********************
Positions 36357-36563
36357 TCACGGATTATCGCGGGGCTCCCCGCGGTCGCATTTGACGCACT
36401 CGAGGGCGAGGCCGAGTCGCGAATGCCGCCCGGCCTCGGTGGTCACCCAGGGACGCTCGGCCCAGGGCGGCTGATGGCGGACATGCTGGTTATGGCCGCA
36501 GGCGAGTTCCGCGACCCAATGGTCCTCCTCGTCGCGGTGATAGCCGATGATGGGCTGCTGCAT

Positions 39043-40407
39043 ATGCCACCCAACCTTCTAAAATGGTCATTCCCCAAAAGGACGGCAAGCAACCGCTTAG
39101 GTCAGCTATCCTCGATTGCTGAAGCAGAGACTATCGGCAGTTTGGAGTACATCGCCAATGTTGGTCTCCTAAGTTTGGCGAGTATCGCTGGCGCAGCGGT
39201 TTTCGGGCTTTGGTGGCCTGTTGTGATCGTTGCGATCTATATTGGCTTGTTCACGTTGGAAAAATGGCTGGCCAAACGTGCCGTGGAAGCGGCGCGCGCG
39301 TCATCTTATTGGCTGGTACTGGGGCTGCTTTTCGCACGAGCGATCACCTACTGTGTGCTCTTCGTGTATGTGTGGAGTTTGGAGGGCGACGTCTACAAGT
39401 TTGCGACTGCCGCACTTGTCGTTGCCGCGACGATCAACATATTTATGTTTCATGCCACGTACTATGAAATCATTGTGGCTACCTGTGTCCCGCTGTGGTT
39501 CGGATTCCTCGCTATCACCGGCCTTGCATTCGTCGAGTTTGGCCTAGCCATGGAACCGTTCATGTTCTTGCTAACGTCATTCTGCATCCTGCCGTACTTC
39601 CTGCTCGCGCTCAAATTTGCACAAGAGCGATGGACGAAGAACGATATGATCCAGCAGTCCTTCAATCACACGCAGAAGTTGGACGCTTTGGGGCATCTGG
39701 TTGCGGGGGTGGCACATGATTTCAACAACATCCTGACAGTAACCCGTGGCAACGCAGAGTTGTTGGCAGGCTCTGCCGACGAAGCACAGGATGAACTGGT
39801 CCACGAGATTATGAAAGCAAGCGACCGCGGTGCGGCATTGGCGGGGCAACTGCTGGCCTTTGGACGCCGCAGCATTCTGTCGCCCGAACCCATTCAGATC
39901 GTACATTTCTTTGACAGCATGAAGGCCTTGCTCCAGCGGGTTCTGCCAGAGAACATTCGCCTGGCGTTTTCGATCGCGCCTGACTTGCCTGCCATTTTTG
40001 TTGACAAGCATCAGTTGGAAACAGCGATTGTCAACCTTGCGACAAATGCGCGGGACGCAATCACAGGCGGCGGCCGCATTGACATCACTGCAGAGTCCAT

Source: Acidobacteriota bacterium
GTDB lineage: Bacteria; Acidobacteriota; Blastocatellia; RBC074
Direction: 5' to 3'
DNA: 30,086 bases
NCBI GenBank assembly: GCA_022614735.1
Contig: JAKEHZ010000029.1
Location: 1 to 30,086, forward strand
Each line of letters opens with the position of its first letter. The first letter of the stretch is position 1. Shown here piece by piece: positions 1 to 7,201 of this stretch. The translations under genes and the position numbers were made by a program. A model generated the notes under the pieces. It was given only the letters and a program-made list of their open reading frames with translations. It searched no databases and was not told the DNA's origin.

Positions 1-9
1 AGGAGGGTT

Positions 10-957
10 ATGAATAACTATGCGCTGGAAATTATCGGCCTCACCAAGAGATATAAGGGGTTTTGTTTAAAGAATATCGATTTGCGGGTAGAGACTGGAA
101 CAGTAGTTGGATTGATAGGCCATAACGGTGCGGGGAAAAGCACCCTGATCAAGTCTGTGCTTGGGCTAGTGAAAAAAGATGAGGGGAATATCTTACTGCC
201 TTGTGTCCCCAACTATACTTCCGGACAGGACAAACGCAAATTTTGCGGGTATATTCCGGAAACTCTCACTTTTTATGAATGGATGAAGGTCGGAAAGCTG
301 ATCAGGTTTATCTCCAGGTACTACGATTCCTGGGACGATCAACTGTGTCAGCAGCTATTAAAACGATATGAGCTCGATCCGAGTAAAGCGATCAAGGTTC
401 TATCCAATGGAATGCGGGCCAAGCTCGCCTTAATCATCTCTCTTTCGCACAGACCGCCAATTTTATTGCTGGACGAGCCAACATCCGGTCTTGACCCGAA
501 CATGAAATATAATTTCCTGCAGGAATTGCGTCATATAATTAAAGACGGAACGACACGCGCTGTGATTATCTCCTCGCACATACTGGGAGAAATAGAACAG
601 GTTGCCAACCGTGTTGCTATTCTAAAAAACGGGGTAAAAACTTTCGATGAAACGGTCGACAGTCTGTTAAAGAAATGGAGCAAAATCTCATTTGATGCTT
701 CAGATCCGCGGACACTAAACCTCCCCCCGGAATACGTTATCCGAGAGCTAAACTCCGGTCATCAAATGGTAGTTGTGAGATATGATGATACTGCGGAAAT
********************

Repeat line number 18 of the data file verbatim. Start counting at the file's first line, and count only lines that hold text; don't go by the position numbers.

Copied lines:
GTDB lineage: Bacteria; Acidobacteriota; Blastocatellia; RBC074